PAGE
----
43 problem is not a solution. Senior medical advisors must warn politicians on the impact of increasing antimicrobial resistance on the country and advise them on the need of urgent and effective measures to tackle the scenario. For the first time in India a national antibiotic policy was published, albeit as a knee jerk reaction to the NDM controversy. One basic prerequisite to any national policy is participation of all stake holders, especially professional bodies like Indian Medical Association, Association of physicians of India and the Clinical infectious diseases society; who have expert members well versed with writing antibiotic policies. Shortly after the publication, the policy was rejected due to its lack of implementability, by the Honorable health minister himself. Indeed, major recommendations of the policy didn>t suit Indian scenario. How can an antibiotic policy stipulate usage of higher end antibiotics allowed only in tertiary care hospitals; at a time, when plenty of patients with severe infections caused by bad bugs seek medical treatment in ordinary hospitals and nursing homes? We need a new antibiotic policy with proper participation of all stakeholders. Infectious diseases society of America, British Society of Antimicrobial Chemotherapy and similar medical societies in the west have succeeded in convincing their governments on the extreme seriousness of the issue and implementing salvage measures to reduce the time frame and impact of the absence of antibiotics. All Indian hospitals must have an infection control team, supervising day to day antibiotic usage in the hospital, analysing bacterial resistance trends and advising doctors and hospital management on the effective strategies to tackle infection control issues. Hospitals should report the resistance trends to a body at regional level at predefined intervals and a central body monitoring trends at national level. Each hospital should formulate a restricted list of higher end antibiotics and usage of these drugs should be monitored by the infection control team. Hospital management should realise that increasing antimicrobial resistance will literally weaken the foundation of the hospitals and the health care system. Health care professionals should develop the habit of disinfecting their hands with alcohol hand rub before and after patient contact. Patients infected or colonised with bad bugs should be isolated from other patients and medical staff taking care of these patients must follow proper barrier precautions using aprons and gloves. In Western countries patients are encouraged to remind their doctors and nurses to follow these precautions. Banning over the counter sale of antibiotics is a widely recommended strategy to tackle resistance. This will only work as a long term measure, as implementation will take prolonged period and even if strictly followed, can only curb over usage of first or second line antibiotics. A top to bottom approach, starting with tertiary and secondary care hospitals, as a salvage measure to save whatever antibiotics left, is probably the only way to reduce the duration of the antibiotic free period. Our country, after centuries of colonial rule and suppression, has come a long way since independence; produced famous scientists who have made significant contributions to the field of science and humanity, possessing a space programme the whole world is jealous of and our political voice well respected by the world. India can lead the world as a commander in the fight against bacterial resistance. First, we have to accept the truth: our home land, like many other countries, is seriously hit by global menace of antimicrobial resistance. German philosopher Arthur Schopenhauer aptly said: All truth passes through three stages: first- it is ridiculed, second-it is violently opposed, third-it is accepted as being self evident.While dealing with the truth of antimicrobial resistance; unfortunately, we don't have time for the evolution of first to the final stage.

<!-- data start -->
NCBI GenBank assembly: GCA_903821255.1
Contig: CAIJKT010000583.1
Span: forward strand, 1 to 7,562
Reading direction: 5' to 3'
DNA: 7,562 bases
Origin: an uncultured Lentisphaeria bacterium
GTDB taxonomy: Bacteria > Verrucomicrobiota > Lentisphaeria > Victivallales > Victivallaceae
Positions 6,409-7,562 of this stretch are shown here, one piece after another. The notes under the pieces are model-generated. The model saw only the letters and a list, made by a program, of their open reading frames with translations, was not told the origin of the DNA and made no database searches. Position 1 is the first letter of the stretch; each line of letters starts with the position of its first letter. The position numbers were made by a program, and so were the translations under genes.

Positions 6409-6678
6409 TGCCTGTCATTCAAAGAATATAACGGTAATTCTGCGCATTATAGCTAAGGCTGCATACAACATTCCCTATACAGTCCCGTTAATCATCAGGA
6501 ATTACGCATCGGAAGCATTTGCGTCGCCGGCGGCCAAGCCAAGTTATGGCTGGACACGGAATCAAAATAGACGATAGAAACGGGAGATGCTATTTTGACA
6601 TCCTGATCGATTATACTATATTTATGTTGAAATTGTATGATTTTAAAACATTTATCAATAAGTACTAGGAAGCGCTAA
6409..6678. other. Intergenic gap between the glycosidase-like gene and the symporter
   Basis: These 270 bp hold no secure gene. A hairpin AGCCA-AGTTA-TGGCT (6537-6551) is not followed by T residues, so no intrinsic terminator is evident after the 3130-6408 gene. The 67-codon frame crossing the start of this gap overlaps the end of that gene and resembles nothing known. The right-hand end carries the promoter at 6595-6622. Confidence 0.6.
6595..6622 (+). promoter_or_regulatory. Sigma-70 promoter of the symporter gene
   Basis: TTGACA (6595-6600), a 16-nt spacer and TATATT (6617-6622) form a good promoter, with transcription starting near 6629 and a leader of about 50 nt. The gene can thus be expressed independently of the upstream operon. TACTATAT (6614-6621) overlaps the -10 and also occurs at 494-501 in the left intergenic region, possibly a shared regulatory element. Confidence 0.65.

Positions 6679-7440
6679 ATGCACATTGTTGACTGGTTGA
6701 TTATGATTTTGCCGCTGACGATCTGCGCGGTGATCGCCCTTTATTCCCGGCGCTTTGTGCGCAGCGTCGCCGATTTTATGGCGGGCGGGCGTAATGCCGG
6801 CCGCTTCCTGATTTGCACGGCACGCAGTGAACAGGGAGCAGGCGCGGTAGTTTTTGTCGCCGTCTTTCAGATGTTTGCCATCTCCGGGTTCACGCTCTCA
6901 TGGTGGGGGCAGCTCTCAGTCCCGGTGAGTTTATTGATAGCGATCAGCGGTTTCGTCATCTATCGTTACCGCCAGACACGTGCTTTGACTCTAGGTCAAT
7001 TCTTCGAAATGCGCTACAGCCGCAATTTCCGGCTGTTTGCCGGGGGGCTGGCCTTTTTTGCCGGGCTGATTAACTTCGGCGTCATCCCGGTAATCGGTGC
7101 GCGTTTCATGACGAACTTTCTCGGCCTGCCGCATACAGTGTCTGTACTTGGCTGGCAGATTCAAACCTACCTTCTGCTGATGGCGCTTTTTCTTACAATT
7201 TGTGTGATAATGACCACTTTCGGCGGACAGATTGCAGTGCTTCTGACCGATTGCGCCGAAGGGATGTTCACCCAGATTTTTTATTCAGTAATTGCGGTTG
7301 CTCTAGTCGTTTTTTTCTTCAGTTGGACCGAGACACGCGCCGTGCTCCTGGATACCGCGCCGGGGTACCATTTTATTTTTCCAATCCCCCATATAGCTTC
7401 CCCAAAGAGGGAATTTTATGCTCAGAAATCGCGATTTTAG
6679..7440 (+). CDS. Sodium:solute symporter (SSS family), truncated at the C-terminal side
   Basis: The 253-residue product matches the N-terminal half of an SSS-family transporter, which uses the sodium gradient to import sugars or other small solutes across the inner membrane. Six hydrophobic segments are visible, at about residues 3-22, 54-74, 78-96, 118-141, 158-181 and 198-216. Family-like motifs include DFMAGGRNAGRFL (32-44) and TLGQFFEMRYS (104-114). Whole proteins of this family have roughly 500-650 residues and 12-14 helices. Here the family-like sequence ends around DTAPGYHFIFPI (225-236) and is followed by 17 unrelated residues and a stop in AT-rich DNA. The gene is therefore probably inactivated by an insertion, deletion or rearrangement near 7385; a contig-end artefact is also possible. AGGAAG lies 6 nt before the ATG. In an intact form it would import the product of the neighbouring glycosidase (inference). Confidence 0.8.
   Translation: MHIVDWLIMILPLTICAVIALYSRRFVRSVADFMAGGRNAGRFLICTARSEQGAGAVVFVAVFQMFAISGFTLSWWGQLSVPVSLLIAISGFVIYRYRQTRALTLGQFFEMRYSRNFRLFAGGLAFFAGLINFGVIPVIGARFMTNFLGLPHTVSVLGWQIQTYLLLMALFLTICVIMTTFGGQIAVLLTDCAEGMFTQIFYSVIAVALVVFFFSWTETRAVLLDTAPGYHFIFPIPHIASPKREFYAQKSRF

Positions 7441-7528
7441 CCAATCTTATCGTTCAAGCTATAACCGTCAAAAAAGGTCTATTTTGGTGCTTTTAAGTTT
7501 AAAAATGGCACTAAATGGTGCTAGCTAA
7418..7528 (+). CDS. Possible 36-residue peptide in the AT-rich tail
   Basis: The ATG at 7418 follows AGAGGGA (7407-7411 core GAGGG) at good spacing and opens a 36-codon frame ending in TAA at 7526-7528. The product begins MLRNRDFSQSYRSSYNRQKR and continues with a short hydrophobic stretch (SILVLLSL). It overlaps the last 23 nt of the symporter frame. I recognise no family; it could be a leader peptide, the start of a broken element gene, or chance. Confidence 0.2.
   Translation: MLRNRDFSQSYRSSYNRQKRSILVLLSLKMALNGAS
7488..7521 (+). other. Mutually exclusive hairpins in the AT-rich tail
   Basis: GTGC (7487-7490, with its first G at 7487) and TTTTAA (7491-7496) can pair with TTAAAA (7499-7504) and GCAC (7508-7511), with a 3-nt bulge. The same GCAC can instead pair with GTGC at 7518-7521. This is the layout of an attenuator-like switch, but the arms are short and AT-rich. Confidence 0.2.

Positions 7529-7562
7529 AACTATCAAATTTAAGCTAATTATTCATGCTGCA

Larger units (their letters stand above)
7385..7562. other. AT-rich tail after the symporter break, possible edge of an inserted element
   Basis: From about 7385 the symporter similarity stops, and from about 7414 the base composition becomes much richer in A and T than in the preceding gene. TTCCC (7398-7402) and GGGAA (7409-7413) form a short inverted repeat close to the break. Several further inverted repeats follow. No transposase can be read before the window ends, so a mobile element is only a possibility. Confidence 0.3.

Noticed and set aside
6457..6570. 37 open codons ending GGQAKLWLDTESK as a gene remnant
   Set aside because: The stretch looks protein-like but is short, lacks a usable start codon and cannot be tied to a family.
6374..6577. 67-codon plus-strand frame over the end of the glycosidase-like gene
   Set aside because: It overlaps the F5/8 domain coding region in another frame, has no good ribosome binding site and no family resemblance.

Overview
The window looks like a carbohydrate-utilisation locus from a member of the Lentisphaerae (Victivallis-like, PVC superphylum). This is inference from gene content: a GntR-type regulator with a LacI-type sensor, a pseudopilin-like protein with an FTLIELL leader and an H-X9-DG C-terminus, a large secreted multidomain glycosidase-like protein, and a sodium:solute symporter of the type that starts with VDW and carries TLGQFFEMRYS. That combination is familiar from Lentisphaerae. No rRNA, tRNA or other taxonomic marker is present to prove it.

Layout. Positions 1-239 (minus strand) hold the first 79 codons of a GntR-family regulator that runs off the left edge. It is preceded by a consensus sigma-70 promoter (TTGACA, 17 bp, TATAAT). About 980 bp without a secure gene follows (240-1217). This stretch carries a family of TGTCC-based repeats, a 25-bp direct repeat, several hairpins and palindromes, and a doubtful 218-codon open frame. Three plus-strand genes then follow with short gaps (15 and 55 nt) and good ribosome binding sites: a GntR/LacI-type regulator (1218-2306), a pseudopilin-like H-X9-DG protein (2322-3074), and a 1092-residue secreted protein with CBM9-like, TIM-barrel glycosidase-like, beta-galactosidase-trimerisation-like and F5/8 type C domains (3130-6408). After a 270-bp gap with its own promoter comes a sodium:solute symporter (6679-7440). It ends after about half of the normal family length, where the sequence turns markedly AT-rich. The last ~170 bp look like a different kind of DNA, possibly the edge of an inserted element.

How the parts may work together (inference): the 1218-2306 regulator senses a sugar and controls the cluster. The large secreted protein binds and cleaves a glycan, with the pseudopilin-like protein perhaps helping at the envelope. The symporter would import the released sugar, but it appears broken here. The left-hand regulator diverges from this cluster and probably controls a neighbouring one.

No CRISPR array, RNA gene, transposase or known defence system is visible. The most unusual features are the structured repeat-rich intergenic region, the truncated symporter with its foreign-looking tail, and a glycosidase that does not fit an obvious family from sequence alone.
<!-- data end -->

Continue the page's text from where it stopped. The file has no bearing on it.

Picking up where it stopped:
A Ghafur